Review| Volume 13, ISSUE 5, P496-502, September 2010

Download started.


Position statement on physical activity and exercise intensity terminology

Published:December 11, 2009DOI:


      The terminology used for monitoring and promoting physical activity and exercise among health and fitness professionals varies considerably. There is a large array of descriptor terms reported in the literature and used in day-to-day practice and this inconsistency can be confusing for clients and practitioners alike. The variation in terminology also makes it difficult to track changes in activity patterns over time and across studies. There are also a range of objective and relative intensity cut-offs used to describe the same intensity descriptors. This position statement addresses the question of standardisation of physical activity and exercise intensity terminology and makes recommendations that should assist those undertaking research and prescribing physical activity/exercise as well as those clients who are receiving professional guidance.


      To read this article in full you will need to make a payment

      Purchase one-time access:

      Academic & Personal: 24 hour online accessCorporate R&D Professionals: 24 hour online access
      One-time access price info
      • For academic or personal research use, select 'Academic and Personal'
      • For corporate R&D use, select 'Corporate R&D Professionals'


      Subscribe to Journal of Science and Medicine in Sport
      Already a print subscriber? Claim online access
      Already an online subscriber? Sign in
      Institutional Access: Sign in to ScienceDirect


        • American College of Sports Medicine [ACSM]
        ACSM's guidelines for exercise testing and prescription.
        8th ed. Williams & Wilkins, New York2009
        • Faude O.
        • Kindermann W.
        • Meyer T.
        Lactate threshold concepts how valid are they?.
        Sports Med. 2009; 39: 469-490
        • Solberg G.
        • Robstad B.
        • Skjønsberg O.H.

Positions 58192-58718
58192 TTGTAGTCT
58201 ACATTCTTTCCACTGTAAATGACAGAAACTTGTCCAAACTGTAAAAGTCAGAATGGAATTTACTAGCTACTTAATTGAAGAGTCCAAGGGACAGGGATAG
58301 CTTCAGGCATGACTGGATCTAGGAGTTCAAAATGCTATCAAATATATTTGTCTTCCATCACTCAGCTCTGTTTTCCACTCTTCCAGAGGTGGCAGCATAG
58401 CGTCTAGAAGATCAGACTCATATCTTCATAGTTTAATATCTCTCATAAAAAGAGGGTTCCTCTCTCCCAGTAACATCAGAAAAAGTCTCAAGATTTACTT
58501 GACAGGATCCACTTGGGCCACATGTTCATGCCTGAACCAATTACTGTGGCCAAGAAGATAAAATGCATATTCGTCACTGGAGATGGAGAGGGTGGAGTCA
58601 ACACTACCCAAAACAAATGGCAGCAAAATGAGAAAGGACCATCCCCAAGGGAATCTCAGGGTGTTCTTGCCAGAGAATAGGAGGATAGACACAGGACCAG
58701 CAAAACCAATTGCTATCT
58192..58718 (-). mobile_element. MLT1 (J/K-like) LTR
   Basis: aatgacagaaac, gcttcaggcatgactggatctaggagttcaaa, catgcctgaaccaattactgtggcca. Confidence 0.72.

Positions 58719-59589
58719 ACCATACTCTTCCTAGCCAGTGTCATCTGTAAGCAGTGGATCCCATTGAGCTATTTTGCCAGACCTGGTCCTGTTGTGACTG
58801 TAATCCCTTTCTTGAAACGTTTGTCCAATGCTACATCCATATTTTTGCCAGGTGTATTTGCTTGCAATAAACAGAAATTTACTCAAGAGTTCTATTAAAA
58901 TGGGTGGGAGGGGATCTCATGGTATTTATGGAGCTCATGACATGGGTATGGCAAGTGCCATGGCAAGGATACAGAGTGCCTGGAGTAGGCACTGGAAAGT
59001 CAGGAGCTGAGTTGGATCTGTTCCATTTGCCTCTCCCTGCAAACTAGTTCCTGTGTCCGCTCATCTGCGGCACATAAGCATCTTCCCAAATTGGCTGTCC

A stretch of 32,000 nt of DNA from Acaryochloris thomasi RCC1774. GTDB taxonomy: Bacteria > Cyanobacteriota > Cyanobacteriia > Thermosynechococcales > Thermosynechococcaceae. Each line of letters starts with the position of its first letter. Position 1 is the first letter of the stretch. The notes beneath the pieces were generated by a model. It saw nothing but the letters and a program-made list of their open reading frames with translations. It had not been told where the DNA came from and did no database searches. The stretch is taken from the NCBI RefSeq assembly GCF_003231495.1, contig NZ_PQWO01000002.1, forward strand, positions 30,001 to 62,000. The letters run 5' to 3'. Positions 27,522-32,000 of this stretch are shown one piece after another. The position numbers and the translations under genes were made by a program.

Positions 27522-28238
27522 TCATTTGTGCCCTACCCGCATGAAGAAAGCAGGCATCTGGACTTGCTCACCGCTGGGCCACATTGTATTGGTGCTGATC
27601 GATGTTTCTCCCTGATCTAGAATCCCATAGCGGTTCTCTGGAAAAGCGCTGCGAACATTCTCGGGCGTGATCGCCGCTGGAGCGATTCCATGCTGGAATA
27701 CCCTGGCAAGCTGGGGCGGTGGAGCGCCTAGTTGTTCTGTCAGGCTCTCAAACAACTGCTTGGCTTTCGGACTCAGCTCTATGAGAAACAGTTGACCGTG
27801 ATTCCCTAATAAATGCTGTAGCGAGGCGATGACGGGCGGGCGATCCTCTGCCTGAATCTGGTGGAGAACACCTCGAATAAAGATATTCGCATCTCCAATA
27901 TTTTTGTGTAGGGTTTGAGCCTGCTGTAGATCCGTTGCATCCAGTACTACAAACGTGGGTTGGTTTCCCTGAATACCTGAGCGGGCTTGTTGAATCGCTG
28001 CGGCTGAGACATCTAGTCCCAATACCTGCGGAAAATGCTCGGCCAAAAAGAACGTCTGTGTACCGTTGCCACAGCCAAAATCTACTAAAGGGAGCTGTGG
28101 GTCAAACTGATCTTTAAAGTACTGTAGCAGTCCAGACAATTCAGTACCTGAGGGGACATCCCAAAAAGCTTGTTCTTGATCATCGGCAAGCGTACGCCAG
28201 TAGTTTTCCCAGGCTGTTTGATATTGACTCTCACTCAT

• et al.
        Respiratory gas exchange indices for estimating the anaerobic threshold.
        J Sport Sci Med. 2005; 4: 29-36
        • Richardson R.S.
        • Kennedy B.
        • Knight D.R.
        • et al.
        High muscle blood flows are not attenuated by recruitment of additional muscle mass.
        AJP: Heart Circ Physiol. 1995; 269: H1545-1552
        • Tidgren B.
        • Hjemdahl P.
        • Theodorsson E.
        • et al.
        Renal neurohormonal and vascular responses to dynamic exercise in humans.
        J Appl Physiol. 1991; 70: 2279-2286
        • Bawa P.
        Neural control of motor output: can training change it?.
        Exerc Sport Sci Rev. 2002; 30: 59-63
        • Borg G.
        Borg's perceived exertion and pain scales.
        Human Kinetics, Champaign, IL1998
        • Noble B.J.
        • Borg G.A.V.
        • Jacobs I.R.A.
        • et al.
        A category-ratio perceived exertion scale: relationship to blood and muscle lactates and heart rate.
        Med Sci Sports Exerc. 1983; 15: 523-528
        • Ainsworth B.
        • Bassett D.R.
        • Strath S.J.
        • et al.
        Comparison of three methods for measuring the time spent in physical activity.
        Med Sci Sports Exerc. 2000; 32: S457-S464
        • Montoye H.J.
        Introduction: evaluation of some measurements of physical activity and energy expenditure.
        Med Sci Sports Exerc. 2000; 32: S439-441
        • Strath S.J.
        • Swartz A.M.
        • Bassett D.R.
        • et al.
        Evaluation of heart rate as a method for assessing moderate intensity physical activity.
        Med Sci Sports Exerc. 2000; 32: S465-S470
        • American College of Sports Medicine [ACSM]
        ACSM's guidelines for exercise testing and prescription.
        7th ed. Williams & Wilkins, New York2006
        • American College of Sports Medicine [ACSM]
        ACSM's guidelines for exercise testing and prescription.
        6th ed. Williams & Wilkins, New York2000
        • U.S. Department of Health and Human Services [USDHHS]
        Physical activity and health: a report of the surgeon general.
        U.S. Department of Health and Human Services. Physical Activity and Health, Centers for Disease Control and Prevention, National Center for Chronic Disease Prevention and Health Promotion, International Medical Publishing, Atlanta, GA1996
        • Ainsworth B.
        • Haskell W.L.
        • Whitt M.C.
        • et al.
        Compendium of physical activities: an update of activity codes and MET intensities.